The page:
The great news is that Jesus sent the Holy Spirit to help us, because living by the spirit of the law and not just the letter would be impossible on our own.  And cleaning out the heart, purifying the inward so the outward is pure too?  Yes, the Holy Spirit is there to help with that too.

Yes, the call is radical, but our Counselor is divine.

Testimony Tuesday: Josh Hamilton

I’ve recruited a number of friends to share their testimonies here on the blog, but I don’t want to rush anyone or make them feel obligated, so please look forward to some testimonies from people I know and love in the coming weeks.  And if you’d be willing to share your testimony, I’d love to hear from you!  In the meantime, there are some great testimony pieces on YouTube and elsewhere.  I’ve chosen Josh Hamilton’s for this week because he has a powerful story of redemption.  Please click here to watch.  What Josh Hamilton loved most in this world was ripped from his life in an instant, yet it was through that experience, and the depths of despair that followed, that eventually led Hamilton to Jesus Christ.

God desires that each person come to know him (1 Timothy 2:4), but Hamilton only heard that still small voice when he reached the end of himself.  My prayer is that those who read my blog, and those who hear this testimony, will have ears to hear the drawing whisper of Jesus today.  May we remember that His love is never compulsory yet always available.

Jackson 5 Friday: Raising Optimists?

This photograph just reeks of optimism, doesn’t it?  Sam couldn’t have made that shot in a million years, but he was eager to try anyway.  Sort of like this picture there is an endearing story of optimism told about my brother, Craig.  Being rather busy and full of life, sitting still was not his forte.  My oldest brother, Jeff, could draw fighter jets and write his name at two years old, but Craig was often described as a tornado, tearing happily around the house from one thing to the next.  Maybe it is not surprising then that, for Craig, those first years of school were a little challenging.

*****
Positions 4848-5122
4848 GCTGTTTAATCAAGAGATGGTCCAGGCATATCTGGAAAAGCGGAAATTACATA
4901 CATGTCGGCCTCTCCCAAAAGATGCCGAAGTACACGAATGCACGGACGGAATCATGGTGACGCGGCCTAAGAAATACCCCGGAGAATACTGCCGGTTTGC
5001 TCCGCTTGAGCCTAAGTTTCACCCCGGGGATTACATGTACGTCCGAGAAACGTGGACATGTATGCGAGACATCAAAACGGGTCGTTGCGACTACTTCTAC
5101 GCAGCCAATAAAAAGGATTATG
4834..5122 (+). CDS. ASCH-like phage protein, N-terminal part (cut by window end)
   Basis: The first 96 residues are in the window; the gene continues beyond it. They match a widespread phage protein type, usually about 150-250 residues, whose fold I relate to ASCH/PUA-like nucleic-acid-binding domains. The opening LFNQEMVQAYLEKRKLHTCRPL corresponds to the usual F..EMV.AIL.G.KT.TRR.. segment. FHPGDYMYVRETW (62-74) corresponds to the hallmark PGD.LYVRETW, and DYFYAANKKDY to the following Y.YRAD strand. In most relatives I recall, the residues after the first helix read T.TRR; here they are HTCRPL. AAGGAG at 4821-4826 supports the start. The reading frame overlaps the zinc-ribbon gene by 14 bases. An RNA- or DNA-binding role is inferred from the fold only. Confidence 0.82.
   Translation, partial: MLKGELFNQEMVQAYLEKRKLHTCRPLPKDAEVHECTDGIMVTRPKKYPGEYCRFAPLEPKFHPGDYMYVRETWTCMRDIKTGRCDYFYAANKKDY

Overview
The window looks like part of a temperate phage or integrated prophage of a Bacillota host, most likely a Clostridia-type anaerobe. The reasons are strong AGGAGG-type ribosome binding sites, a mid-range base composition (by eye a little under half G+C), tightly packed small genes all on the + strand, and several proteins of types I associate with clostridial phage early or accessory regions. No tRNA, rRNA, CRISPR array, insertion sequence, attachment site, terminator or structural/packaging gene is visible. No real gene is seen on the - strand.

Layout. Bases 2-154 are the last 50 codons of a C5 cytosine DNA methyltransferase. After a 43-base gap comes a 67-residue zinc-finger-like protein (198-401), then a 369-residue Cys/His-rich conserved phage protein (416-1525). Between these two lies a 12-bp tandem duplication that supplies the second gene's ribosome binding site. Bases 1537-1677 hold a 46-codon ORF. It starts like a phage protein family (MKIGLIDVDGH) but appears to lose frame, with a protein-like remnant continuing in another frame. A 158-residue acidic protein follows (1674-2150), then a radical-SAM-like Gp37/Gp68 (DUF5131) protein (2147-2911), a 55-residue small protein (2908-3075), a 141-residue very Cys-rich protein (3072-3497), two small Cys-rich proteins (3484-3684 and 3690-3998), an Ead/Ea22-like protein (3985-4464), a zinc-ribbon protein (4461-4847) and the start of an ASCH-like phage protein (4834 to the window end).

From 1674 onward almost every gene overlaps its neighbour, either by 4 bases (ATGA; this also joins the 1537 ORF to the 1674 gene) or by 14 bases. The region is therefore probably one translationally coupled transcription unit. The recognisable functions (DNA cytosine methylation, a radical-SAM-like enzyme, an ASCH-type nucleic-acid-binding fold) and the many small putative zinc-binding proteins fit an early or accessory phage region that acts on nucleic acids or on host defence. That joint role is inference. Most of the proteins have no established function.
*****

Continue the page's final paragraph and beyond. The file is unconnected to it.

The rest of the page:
Yet one night at the dinner table, Craig was excited about sharing some big news.  “Mom, Dad,” he exclaimed proudly.  “Guess what?  I’m the best reader in the slow reading group!”  I love that story.  And I’ve often thought, “That’s the kind of kids I want to raise — kids with a sunny outlook, kids that would be so easily elated, so willing to see the positive side of things that they could be proud to be the best reader in the slow reading group.”

But having mothered little Will Jackson for nine years now I am amply aware of how little influence I actually exert over his personality.  The idea of him making a declaration like Craig’s is laughable.  He has a natural drivenness and work ethic that is wholly incongruent with celebrating small victories.  Instead, he takes things too seriously — ever a harsh critic of his own performance.

Yet Will also has the sweetest, most tender disposition of anyone I know — since he was a very small child he has been in tune with other people’s feelings in ways that are just inexplicable.  For example, one morning when Will was just three and starting school, we saw a friend of mine, Jamie, at drop-off.  To my amazement he left my side and went over to Jamie.  He gave her an unsolicited hug and told her that he loved her.  He had never once done anything like that before, and was quite shy and reserved as a three-year-old. But what made this tender moment truly remarkable was that, although Will had no way of knowing, Jamie had just experienced a death in her family.